Kawasaki Versys 7 Hybrid Patents Filed

Will a Versys-style adventure model be next up in Kawasaki’s hybrid lineup?

Patent applications have emerged that show that Kawasaki is apparently working on a hybrid adventure bike that could possibly be called the Versys 7 Hybrid.Kawasaki

After a long period of development Kawasaki finally launched its production Ninja 7 Hybrid in 2023—closely matching the machine previewed at EICMA in 2022 and seen in prototype form earlier that year. It then followed that up with a surprise second model, the Z7 Hybrid, based on the same chassis and engine. Now there’s a hint that a third variant may be in the pipeline in the form of a Versys 7 Hybrid.

A patent application filed in Japan shows Kawasaki’s 451cc parallel twin and hybrid electric powertrain fitted into the silhouette of a Versys-style adventure-tourer complete with longer-travel suspension, raised ground clearance, and upright riding position. And while it’s far from certain that the patent genuinely illustrates a future production model it’s hard to argue with the logic of making such a bike now that the company’s hybrid technology is in production.

Kawasaki’s hybrid powertrain as seen in the Ninja 7 Hybrid.Kawasaki

The patent itself relates to elements of the cooling system, as used on the Ninja 7 Hybrid and Z7 Hybrid, so there’s no intrinsic need for the illustrations in the document to feature a Versys-style bike. Indeed, this is the only one of many patents related to the hybrid that we’ve seen to show a Versys-like outline—most either show the Ninja 7 Hybrid’s shape or put the powertrain into a generic, almost cartoonish bike that gives no hint to the genuine appearance.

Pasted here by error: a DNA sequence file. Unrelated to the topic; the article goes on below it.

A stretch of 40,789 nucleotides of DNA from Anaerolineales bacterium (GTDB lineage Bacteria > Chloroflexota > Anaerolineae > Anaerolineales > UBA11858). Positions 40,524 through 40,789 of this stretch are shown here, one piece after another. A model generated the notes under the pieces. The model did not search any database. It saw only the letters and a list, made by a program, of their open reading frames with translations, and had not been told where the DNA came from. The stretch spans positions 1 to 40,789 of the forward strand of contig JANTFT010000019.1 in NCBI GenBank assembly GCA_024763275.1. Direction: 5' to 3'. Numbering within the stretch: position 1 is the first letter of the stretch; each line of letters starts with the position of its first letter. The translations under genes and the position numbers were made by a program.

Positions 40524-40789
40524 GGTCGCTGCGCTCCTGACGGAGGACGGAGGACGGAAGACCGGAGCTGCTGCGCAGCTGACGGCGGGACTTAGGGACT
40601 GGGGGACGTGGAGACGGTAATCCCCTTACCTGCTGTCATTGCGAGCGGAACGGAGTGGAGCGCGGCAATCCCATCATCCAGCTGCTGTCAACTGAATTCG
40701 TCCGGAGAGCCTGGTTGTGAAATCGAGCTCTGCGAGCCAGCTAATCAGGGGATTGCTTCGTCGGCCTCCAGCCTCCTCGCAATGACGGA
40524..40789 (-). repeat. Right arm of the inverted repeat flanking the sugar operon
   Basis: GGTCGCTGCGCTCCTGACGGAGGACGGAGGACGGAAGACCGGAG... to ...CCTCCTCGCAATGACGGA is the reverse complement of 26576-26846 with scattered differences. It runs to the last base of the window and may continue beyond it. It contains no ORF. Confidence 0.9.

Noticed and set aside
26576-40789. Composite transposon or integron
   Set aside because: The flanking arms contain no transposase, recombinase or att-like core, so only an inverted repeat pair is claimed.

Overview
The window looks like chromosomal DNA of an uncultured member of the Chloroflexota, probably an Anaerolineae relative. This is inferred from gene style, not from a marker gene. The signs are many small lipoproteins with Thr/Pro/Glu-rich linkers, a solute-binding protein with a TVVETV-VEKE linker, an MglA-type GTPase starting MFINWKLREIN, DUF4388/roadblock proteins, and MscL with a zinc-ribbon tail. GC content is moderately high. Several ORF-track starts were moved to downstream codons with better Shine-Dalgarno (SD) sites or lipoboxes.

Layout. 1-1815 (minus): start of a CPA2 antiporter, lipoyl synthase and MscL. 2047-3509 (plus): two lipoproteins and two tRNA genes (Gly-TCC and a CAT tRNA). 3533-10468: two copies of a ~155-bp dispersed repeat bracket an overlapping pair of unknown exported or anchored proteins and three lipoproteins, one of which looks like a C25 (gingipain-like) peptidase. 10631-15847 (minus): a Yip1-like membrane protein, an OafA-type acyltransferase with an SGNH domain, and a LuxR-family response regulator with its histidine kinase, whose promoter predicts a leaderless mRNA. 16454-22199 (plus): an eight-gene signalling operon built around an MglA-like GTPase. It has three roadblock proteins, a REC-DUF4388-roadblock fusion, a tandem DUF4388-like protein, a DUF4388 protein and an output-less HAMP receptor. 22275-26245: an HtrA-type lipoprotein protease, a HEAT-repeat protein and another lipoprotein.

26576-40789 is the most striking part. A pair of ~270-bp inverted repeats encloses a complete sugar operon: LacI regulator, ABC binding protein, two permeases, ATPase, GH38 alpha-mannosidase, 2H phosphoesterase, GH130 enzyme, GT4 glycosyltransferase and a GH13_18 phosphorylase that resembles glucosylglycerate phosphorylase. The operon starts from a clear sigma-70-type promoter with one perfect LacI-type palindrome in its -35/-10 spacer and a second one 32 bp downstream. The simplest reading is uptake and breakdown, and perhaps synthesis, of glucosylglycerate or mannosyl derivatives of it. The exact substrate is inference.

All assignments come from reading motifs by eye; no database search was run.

Kawasaki’s Ninja 7 Hybrid stripped down.Kawasaki

Although illustrated in a simplistic way, the main mechanical elements shown in this patent appear to be the same as the Ninja 7 Hybrid and Z7 Hybrid, with no change to the design of the steel tube frame and the same engine with the electric motor stacked above its transmission. The shape lacks the bulbous underseat box that contains the main, 48V drive battery on the real, production hybrid models, but since that’s not a key element of the patent’s subject it may have simply been omitted to make the illustration easier to understand.

It’s possible that Kawasaki has used this Versys-like shape as a red herring, but given the fact that adventure-style bikes are currently more popular in many markets than either Ninja-style sportbikes or naked streetbikes like the Z7 Hybrid it’s likely that should a Versys 7 Hybrid be added to the range it would outsell its sister Hybrid models. It’s also a part of the market where the range and fuel economy of the hybrid system might well prove more attractive to customers, and where the weight penalty of carrying two complete powertrains (internal combustion and electric) wouldn’t be as noticeable when compared to the competition. What’s more, the automated clutch and choice of push-button manual transmission operation or fully automatic mode would also be welcomed in the adventure-touring market, where equivalents like Honda’s DCT version on the Africa Twin are already popular.